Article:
3) Tarps to hold your compost, manure and other amendments close to the sheet mulch area
4) Large buckets, transfer shovels, pitchforks to move amendments around
5) Hose(s) with sprayer(s)
1) Ideally you’ll sheet mulch the season before you plan to actually use the planting bed. In regions with a distinct rainy season it is best to sheet mulch right before the rains as more consistent moisture assists decomposition.
2) Calculate the square footage of the area you will sheet mulch to determine how much material you will need. It isn’t much fun to get geared up for a sheet mulching project and then run out of cardboard half-way through the job. For a 23’ by 7’ planting bed you’ll need (23 x 7 = 161) 161 square feet.
3) Choose the sheet mulching method you will use. Based on this calculate the cubic footage of bulk mulch, compost, manure or other amendments you will need. An online calculator for cubic feet is http://www.gardeners.com/Soil-Calculator/7558,default,pg.html. Eight inches of bulk mulch on top of that 161 square foot area requires about 4 cubic yards of mulch. First, convert to inches – (23’x7’) = (276” x 84”) x 8”. Then use the online calculator which gives you 108 cubic feet or 3.975 cubic yards of mulch.
4) Gather all your materials and tools ahead of time. It is easiest if you have them all staged near the sheet mulch area.
Three Easy Sheet Mulching Methods
I call these approaches: a) simple; b) advanced; and, c) super. The simple approach is faster and cheaper. The more complex approaches take more time, materials and money but they potentiate long-term soil fertility by aiming for a balanced carbon to nitrogen ratio that is ideal for composting.
Option 1) Simple SHEET MULCHING
1) Slash down tall weeds. Leave the weeds on the ground.
2) Water the area to be sheet mulched.
3) Put down a good layer of cardboard (or newspaper ¼” thick). Make sure there are no gaps between the cardboard. The pieces must overlap. This is the “sheet” layer. Water generously.
4) Put down 6” of straw. Water generously.
5) Wait 3-6 months for it to decompose.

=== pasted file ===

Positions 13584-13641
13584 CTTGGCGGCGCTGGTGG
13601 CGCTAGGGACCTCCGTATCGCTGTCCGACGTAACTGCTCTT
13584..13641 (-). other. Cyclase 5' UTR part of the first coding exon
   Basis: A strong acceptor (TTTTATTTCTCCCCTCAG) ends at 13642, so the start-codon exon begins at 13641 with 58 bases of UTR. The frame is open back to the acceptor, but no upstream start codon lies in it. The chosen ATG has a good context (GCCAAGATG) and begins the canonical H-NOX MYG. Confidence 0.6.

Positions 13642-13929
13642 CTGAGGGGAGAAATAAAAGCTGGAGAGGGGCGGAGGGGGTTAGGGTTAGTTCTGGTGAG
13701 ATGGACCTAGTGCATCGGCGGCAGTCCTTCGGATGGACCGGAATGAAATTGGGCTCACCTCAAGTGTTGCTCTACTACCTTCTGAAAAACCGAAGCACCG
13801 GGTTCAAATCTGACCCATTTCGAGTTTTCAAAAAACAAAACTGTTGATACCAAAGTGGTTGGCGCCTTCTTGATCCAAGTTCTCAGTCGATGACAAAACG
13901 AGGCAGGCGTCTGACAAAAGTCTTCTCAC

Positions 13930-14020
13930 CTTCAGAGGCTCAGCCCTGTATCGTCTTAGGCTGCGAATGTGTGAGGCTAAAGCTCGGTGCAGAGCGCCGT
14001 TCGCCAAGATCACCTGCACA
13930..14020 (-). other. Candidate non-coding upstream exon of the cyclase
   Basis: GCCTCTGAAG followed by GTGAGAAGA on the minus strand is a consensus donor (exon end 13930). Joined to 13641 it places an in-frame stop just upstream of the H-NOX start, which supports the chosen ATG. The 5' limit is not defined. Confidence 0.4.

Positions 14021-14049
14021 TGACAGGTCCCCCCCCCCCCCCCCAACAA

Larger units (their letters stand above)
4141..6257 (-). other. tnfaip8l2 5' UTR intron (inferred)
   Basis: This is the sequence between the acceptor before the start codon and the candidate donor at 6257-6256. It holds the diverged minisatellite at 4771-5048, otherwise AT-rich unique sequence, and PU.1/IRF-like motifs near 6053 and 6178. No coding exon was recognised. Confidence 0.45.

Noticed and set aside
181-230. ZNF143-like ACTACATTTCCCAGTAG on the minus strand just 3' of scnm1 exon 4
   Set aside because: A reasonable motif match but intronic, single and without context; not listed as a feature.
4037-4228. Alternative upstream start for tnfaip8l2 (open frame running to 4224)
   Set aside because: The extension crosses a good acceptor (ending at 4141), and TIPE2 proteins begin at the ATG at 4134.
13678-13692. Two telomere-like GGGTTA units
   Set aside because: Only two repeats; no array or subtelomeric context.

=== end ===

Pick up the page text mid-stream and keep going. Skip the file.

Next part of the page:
Option 2) Advanced SHEET MULCHING
1) Slash down weeds. Leave the weeds on the ground.
2) Water the area to be sheet mulched.
3) Add compost and/or manure. This layer can be 1/4″ – 3” thick. Water generously.
4) Put down a layer of cardboard (or newspaper ¼” thick). Water generously.
5) Add more compost and/or manure – 1/4″ – 3” thick. Water generously.
6) Put down 6-12” straw or mulch. Water again.
7) Wait 3-6 months for it to decompose.
Option 3) Super SHEET MULCHING
1) Water the area thoroughly beforehand.
2) Slash down tall weeds. No need to pull them out.
3) Add soil amendments as needed. Sprinkle them around generously. Water.
4) If your soil is compacted, break it up a little with a pitch fork or spade.
5) Add a 1/2″-1″ of manure, blood meal, fish meal, cottonseed meal, grass, and/or kitchen scraps. Add water.
6) Lay down the cardboard or ¼” newspaper. Remember that all pieces should overlap.
7) Add another 1/2″ – 1″ of manure, blood meal, fish meal, cottonseed meal, grass, and/or kitchen scraps. Water generously.
8) Bulk organic mulch – (straw, yard waste, etc) 6-12″. Water generously.
9) Add 2” of compost. And more water. Supplement with soil/manure if you don’t have enough compost.
10) Add a 2” Finish layer of mulch, straw, or shredded bark(looks nicest if it is in a visible area) Add a final dose of water.
11) Wait 3-6 months for it to decompose.